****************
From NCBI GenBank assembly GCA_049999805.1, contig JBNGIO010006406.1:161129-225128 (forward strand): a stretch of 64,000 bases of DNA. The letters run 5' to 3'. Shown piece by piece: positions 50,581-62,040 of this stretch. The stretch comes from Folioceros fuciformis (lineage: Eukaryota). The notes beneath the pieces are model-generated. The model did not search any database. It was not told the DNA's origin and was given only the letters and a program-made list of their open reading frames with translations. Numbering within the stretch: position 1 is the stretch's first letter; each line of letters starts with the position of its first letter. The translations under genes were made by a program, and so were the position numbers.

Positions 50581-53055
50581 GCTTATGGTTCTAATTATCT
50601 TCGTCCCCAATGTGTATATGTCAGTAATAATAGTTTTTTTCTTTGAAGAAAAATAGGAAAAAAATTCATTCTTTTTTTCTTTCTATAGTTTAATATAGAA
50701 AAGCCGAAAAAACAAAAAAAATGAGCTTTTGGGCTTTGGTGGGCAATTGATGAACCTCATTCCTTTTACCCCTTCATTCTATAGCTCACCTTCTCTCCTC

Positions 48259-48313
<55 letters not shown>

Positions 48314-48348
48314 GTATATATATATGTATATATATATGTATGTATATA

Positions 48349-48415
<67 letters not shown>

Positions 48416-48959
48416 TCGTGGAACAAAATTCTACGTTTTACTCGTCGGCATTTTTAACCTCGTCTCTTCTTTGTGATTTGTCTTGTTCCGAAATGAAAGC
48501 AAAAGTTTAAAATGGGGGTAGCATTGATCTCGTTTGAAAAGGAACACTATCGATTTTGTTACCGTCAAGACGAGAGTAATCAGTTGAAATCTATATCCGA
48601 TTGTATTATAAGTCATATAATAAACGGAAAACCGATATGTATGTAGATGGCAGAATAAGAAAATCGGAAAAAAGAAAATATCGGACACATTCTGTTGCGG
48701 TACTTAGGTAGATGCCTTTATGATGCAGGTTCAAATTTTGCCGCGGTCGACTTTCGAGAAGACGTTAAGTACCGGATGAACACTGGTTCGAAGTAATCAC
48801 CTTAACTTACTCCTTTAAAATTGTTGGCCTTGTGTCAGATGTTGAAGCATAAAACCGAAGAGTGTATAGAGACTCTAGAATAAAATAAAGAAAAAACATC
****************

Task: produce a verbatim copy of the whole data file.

From NCBI GenBank assembly GCA_049999805.1, contig JBNGIO010006406.1:161129-225128 (forward strand): a stretch of 64,000 bases of DNA. The letters run 5' to 3'. Shown piece by piece: positions 50,581-62,040 of this stretch. The stretch comes from Folioceros fuciformis (lineage: Eukaryota). The notes beneath the pieces are model-generated. The model did not search any database. It was not told the DNA's origin and was given only the letters and a program-made list of their open reading frames with translations. Numbering within the stretch: position 1 is the stretch's first letter; each line of letters starts with the position of its first letter. The translations under genes were made by a program, and so were the position numbers.

Positions 50581-53055
50581 GCTTATGGTTCTAATTATCT
50601 TCGTCCCCAATGTGTATATGTCAGTAATAATAGTTTTTTTCTTTGAAGAAAAATAGGAAAAAAATTCATTCTTTTTTTCTTTCTATAGTTTAATATAGAA
50701 AAGCCGAAAAAACAAAAAAAATGAGCTTTTGGGCTTTGGTGGGCAATTGATGAACCTCATTCCTTTTACCCCTTCATTCTATAGCTCACCTTCTCTCCTC

Positions 48259-48313
<55 letters not shown>

Positions 48314-48348
48314 GTATATATATATGTATATATATATGTATGTATATA

Positions 48349-48415
<67 letters not shown>

Positions 48416-48959
48416 TCGTGGAACAAAATTCTACGTTTTACTCGTCGGCATTTTTAACCTCGTCTCTTCTTTGTGATTTGTCTTGTTCCGAAATGAAAGC
48501 AAAAGTTTAAAATGGGGGTAGCATTGATCTCGTTTGAAAAGGAACACTATCGATTTTGTTACCGTCAAGACGAGAGTAATCAGTTGAAATCTATATCCGA
48601 TTGTATTATAAGTCATATAATAAACGGAAAACCGATATGTATGTAGATGGCAGAATAAGAAAATCGGAAAAAAGAAAATATCGGACACATTCTGTTGCGG
48701 TACTTAGGTAGATGCCTTTATGATGCAGGTTCAAATTTTGCCGCGGTCGACTTTCGAGAAGACGTTAAGTACCGGATGAACACTGGTTCGAAGTAATCAC
48801 CTTAACTTACTCCTTTAAAATTGTTGGCCTTGTGTCAGATGTTGAAGCATAAAACCGAAGAGTGTATAGAGACTCTAGAATAAAATAAAGAAAAAACATC